Sahitya O Alochana will be held on Friday, February 19, 2010, 8.00pm at Ananda Mandir. Topic for this session is “Barnomay Jibananda” featuring a discussion on Jibananda Das’s works including, poem, short stories, fictions, etc. Ms. Dhriti Bagchi will be the discussion leader for this session. Active participation from the attendees in the discussion including reading of Jibabananda’s poetry or prose is highly encouraged.
Please also note that the topics for the next two sessions (March and April) will likely be the following:
1) Jhumpa Lahiri’s work – discussion leader (To Be Declared)
2) Bengali Drama in North America – discussion leader Sudipta Bhawmik
Herta Muller, “who, with the concentration of poetry and the frankness of prose, depicts the landscape of the dispossessed” won the 2009 Nobel Prize in literature. Ms. Müller, 56, emigrated to Germany in 1987 after years of persecution and censorship in Romania. She is the first German writer to win the Nobel award since Günter Grass in 1999.
Herta Müller was born on August 17, 1953 in the German-speaking town Nitzkydorf in Banat, Romania. Her parents were members of the German-speaking minority in Romania. Her father had served in the Waffen SS during World War II. Many German Romanians were deported to the Soviet Union in 1945, including Müller’s mother who spent five years in a work camp in present-day Ukraine. Many years later, in Atemschaukel (2009), Müller was to depict the exile of the German Romanians in the Soviet Union. From 1973 to 1976, Müller studied German and Romanian literature at the university in Timi?oara (Temeswar). During this period, she was associated with Aktionsgruppe Banat, a circle of young German-speaking authors who, in opposition to Ceau?escu’s dictatorship, sought freedom of speech. After completing her studies, she worked as a translator at a machine factory from 1977 to 1979. She was dismissed when she refused to be an informant for the secret police. After her dismissal, she was harassed by Securitate. Continue reading →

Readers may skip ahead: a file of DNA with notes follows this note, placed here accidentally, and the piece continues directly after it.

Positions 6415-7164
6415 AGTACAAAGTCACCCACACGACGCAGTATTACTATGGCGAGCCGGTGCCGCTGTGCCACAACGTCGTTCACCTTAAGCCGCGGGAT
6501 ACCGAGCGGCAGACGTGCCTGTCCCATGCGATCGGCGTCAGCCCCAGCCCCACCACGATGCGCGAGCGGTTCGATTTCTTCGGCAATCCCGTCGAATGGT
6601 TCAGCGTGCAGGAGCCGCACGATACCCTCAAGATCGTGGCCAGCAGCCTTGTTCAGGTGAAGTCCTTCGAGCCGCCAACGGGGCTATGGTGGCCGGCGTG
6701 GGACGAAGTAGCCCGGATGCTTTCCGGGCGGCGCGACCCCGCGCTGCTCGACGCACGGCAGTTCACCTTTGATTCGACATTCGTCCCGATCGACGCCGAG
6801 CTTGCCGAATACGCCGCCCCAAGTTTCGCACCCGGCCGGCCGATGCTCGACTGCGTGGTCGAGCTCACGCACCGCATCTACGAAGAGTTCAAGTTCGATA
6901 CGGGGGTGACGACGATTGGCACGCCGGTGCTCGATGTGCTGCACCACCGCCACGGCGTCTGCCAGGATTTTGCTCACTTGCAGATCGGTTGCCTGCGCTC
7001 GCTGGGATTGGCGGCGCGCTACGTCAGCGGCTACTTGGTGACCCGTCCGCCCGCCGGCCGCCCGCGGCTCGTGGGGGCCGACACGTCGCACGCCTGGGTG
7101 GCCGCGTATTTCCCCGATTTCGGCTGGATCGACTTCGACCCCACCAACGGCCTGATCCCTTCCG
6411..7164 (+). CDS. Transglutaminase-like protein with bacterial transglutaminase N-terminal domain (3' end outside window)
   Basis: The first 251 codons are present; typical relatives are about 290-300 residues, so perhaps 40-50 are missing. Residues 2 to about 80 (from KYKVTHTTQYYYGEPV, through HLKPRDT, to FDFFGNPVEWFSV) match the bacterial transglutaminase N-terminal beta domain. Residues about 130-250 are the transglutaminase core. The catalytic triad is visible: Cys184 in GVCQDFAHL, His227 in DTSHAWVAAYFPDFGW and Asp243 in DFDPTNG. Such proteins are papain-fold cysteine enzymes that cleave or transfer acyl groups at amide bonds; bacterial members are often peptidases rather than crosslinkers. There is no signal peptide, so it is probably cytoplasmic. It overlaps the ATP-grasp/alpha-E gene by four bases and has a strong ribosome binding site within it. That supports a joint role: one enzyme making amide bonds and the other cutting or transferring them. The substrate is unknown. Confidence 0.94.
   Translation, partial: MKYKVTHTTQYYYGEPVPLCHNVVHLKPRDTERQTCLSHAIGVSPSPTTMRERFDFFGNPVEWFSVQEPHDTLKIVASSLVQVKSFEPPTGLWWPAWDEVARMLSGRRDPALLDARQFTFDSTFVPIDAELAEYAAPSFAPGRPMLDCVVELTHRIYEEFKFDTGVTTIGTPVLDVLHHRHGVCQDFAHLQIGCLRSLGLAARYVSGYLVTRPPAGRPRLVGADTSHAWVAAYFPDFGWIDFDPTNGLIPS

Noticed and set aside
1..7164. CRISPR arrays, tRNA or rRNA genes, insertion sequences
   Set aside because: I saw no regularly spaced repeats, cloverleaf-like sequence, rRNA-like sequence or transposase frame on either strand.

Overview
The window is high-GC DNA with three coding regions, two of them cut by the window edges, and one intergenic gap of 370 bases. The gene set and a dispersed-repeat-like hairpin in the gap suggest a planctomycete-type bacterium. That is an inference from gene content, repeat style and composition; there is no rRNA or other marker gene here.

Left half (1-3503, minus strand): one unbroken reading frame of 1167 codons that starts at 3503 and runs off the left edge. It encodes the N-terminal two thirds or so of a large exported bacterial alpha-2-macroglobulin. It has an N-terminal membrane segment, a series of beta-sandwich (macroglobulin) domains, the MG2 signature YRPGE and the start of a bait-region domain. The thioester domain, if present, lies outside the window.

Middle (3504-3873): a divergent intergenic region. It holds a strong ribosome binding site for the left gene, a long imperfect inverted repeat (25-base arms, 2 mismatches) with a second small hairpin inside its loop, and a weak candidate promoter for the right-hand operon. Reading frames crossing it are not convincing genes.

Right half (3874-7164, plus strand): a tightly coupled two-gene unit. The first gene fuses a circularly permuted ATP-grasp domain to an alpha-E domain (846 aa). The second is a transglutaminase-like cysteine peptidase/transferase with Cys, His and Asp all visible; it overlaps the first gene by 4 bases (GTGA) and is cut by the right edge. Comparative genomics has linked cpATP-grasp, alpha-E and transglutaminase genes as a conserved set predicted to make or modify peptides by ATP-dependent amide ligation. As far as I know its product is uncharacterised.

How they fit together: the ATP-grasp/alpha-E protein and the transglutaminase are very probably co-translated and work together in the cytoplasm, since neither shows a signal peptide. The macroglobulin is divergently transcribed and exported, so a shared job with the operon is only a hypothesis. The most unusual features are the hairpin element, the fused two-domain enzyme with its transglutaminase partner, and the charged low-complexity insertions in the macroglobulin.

The derivative meaning of the word “Jayanti” in Bengali is, an occasion to acclaim and praise, linguistically speaking. But the word really means a Jubilee, celebration of certain anniversaries. More often it means celebration of birthdays of famous persons, usually dead than alive. In our case, the dates of these anniversaries could be an amalgam of many calendars. Saints and spiritual gurus are observed according to lunar calendar; Sri Ramakrishna is celebrated on the second day of the new moon on the eleventh month (Falgun) of the Bengali era. Poets and littérateurs have their assigned days in accordance with the dates of Bengali calendar, as in 25th of the first month (Baisakh) of the calendar for the poet Rabindra Nath Thakur and for some, the ones dealing with science, politics, sports etc. as per the Christian calendar; January 23rd for Subhas Chandra Bose, for example.